Decisions, decisions—they’re a pain, but they come bundled up in the very makeup of our brain.
“The ability to choose well is arguably the most powerful tool for controlling our environment,” writes Iyengar (Psychology/Columbia Univ.). Not only are we born with the ability to choose, but also born with an apparent need to do so; nothing frustrates us as much as having no say in a matter. But there’s a cross-cultural rub in that, as the author notes. Examining the results of a questionnaire concerning the amount of freedom of choice desired on the job, Iyengar determined that there were cultural and ethnic preferences for less choice versus more choice. “Asian participants,” she writes, “whether from Asia or the United States, scored higher when they thought their day-to-day tasks were determined primarily by their managers, while greater personal choice had no effect in some areas and even a moderately negative one in others.” The inferences that can be drawn are, naturally, of the powder-keg variety, but the larger point is that there are differences among us in the choices we make and even the way in which we choose. Drawing on her own family experience, for example, Iyengar writes of her Indian immigrant parents and their arranged marriage, a datum that bewilders many Americans but that seems to serve millions of people very well indeed. Throughout, the author explores decision-making as an art, noting that it is possible to improve on our skills by asking the right questions.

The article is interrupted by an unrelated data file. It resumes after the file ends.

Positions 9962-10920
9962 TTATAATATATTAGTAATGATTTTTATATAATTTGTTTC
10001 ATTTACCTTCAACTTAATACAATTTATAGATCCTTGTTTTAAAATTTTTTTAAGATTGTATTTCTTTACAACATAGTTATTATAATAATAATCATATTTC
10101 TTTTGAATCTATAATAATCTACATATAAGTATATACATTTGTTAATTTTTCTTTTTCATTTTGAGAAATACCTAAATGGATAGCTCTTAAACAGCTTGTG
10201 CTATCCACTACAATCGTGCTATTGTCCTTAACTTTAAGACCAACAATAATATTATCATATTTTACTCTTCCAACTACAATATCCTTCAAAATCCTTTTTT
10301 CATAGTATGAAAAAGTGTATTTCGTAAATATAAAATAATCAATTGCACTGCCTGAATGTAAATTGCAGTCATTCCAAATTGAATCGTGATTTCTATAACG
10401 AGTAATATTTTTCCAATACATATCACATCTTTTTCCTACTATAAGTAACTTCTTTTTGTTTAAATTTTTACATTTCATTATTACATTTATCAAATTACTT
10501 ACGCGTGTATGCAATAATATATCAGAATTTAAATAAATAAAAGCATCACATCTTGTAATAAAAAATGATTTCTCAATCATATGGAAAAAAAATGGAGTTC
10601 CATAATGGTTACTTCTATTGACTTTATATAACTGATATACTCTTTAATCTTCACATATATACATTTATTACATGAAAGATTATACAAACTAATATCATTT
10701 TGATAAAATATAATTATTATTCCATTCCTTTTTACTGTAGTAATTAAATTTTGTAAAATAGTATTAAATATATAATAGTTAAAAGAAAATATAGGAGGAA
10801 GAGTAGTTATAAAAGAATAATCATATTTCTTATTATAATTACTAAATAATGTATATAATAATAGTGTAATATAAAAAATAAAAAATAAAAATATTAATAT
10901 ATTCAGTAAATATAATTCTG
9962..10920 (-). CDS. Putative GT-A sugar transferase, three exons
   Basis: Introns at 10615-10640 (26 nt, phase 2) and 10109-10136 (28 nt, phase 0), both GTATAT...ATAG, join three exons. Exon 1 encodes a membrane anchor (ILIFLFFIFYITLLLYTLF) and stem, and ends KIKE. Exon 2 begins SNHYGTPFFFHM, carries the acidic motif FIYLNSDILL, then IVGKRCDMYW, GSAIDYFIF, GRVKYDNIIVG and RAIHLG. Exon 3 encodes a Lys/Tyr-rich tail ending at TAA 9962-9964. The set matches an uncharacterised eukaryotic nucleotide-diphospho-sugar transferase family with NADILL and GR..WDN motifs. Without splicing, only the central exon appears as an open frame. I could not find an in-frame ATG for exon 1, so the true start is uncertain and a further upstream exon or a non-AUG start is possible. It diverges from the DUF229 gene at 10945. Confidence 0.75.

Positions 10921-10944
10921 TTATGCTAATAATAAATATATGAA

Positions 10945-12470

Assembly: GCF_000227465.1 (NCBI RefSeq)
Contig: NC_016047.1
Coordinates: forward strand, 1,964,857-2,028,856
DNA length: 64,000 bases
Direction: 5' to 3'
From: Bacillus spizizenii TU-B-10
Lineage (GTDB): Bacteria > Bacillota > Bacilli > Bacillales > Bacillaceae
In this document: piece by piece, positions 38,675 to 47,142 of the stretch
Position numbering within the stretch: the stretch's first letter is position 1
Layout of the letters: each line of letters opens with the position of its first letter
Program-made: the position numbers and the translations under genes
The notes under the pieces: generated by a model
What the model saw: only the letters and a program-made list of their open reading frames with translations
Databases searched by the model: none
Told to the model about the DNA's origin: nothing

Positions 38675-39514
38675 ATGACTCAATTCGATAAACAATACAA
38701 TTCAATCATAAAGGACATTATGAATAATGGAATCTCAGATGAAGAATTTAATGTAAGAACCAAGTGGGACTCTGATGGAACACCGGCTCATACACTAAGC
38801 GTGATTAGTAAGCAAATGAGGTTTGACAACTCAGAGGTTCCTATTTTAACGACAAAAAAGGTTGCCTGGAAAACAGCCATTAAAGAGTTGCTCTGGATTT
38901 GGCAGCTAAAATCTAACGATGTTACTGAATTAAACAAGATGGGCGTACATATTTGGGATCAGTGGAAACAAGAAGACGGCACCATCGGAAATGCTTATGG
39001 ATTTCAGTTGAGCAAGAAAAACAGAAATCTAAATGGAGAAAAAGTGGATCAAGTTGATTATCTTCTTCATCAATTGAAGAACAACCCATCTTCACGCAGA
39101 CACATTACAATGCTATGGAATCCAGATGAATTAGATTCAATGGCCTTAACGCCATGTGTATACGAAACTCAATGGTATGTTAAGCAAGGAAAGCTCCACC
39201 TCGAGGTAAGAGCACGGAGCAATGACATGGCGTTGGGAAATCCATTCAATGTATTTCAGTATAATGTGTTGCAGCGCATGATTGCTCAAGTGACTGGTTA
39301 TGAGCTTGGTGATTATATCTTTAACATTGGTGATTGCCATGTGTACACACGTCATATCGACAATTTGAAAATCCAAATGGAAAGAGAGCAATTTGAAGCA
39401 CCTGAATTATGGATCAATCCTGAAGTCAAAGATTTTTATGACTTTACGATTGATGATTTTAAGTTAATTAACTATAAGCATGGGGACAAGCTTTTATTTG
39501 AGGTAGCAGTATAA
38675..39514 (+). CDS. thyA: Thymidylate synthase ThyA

A lucid work of popular science written by an accomplished practitioner—deserving of a place alongside Malcolm Gladwell, Po Bronson and other interpreters of why and how we do what we do.